Tags: Alzheimer's/Dementia | Depression | Dementia | mood | upbeat | Alzheimers

Does Dementia Have a Silver Lining?

Does Dementia Have a Silver Lining?
(Copyright Fotolia)

Tuesday, 26 July 2016 12:05 PM

While it’s generally assumed a diagnosis of dementia brings with it depression, a new study of patients with mild or early disease indicates their mood isn't as bleak as expected.

University of Kentucky researchers asked 48 men and women with early dementia or mild cognitive impairment (MCI) a series of questions about their quality of life and personal outlook post-diagnosis.

Called the Silver Lining Questionnaire (SLQ), the instrument measures the extent to which people believe their illness has had a positive benefit in areas such as: improved personal relationships, greater appreciation for life, positive influence on others, personal inner strength and changes in life philosophy.

The SLQ has been administered previously to patients with cancer diagnoses, but hadn't been given to MCI/dementia patients. In this study, however, almost 50 percent of the respondents responded with positive scores.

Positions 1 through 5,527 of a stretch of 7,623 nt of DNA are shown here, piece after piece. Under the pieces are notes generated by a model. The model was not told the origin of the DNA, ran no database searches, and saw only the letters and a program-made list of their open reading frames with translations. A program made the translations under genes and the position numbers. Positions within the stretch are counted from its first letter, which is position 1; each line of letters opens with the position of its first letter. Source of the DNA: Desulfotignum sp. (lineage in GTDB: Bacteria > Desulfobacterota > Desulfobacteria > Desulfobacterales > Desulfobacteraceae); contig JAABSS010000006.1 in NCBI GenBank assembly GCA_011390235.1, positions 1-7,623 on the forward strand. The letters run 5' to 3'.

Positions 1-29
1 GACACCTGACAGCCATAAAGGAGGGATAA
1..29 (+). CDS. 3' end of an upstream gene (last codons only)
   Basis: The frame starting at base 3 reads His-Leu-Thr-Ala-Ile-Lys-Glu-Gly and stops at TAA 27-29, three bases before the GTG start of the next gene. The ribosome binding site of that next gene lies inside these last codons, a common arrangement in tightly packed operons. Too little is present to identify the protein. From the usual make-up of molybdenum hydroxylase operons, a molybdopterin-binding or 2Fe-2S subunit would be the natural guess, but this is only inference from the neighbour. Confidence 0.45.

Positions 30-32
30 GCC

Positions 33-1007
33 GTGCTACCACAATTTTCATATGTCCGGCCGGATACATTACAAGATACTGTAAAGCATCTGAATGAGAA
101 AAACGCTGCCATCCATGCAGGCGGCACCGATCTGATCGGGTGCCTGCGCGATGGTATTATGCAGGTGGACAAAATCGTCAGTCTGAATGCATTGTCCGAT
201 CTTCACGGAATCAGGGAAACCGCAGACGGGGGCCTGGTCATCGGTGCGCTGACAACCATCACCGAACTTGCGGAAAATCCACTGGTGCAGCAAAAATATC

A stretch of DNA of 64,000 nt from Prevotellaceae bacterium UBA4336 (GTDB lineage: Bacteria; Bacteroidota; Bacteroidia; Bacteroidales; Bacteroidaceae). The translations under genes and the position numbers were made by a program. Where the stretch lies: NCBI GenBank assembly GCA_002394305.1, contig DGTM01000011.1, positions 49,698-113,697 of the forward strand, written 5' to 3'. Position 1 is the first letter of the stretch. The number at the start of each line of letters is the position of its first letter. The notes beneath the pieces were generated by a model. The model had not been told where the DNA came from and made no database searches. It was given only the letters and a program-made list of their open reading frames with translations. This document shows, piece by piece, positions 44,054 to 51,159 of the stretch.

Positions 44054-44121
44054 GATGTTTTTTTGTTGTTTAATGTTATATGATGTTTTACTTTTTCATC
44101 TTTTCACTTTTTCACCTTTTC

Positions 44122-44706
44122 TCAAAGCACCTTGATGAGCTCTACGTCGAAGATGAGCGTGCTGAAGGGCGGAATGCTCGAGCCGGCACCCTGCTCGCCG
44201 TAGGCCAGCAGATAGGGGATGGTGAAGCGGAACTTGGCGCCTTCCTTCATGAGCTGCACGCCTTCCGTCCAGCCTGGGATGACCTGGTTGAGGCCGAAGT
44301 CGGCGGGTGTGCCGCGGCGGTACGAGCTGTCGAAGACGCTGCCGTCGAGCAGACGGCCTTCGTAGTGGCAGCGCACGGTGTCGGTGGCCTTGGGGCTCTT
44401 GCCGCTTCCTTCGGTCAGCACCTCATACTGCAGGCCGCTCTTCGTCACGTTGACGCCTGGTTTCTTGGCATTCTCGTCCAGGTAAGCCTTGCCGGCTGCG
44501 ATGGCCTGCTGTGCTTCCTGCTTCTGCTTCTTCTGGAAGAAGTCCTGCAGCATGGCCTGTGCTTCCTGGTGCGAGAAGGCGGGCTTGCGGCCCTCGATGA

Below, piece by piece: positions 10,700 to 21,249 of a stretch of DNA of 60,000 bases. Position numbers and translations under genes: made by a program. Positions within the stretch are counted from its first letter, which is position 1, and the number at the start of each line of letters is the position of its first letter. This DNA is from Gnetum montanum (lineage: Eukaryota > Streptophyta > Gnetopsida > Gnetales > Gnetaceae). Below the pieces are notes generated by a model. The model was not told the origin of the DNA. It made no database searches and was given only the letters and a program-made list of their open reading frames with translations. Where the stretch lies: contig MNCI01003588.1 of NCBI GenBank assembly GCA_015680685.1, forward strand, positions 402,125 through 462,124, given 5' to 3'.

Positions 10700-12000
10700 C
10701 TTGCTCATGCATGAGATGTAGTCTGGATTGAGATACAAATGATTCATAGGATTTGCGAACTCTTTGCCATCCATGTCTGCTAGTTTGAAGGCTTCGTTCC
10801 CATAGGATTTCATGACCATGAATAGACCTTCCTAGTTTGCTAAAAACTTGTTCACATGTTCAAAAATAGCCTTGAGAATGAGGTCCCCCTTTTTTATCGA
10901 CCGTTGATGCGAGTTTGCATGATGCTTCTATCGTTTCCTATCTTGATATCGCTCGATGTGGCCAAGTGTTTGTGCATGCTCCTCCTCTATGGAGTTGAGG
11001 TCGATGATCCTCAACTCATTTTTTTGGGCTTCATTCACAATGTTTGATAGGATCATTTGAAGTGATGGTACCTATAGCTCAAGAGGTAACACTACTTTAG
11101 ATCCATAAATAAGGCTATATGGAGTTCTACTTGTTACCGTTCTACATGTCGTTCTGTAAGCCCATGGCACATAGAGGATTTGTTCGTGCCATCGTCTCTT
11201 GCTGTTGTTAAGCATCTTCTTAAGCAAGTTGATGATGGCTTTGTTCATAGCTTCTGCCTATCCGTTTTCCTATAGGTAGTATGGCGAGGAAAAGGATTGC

Positive responses were even higher on certain scores, such as:
• appreciation and acceptance of life
• less concern about failure
• self-reflection, tolerance of others, and courage to face problems in life
• strengthened relationships and new opportunities to meet people.

“The common stereotype for this type of diagnosis is depression, denial, and despair. However, this study –while small – suggests that positive changes in attitude are as common as negative ones,” says Dr. Gregory Jicha, the study's lead author, who presented the study data at the Alzheimer's Association International Conference in Toronto on Monday.

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It's usually assumed that people who are diagnosed with dementia will be depressed, but this study finds much the opposite.
Dementia, mood, upbeat, Alzheimers
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2016-05-26
Tuesday, 26 July 2016 12:05 PM
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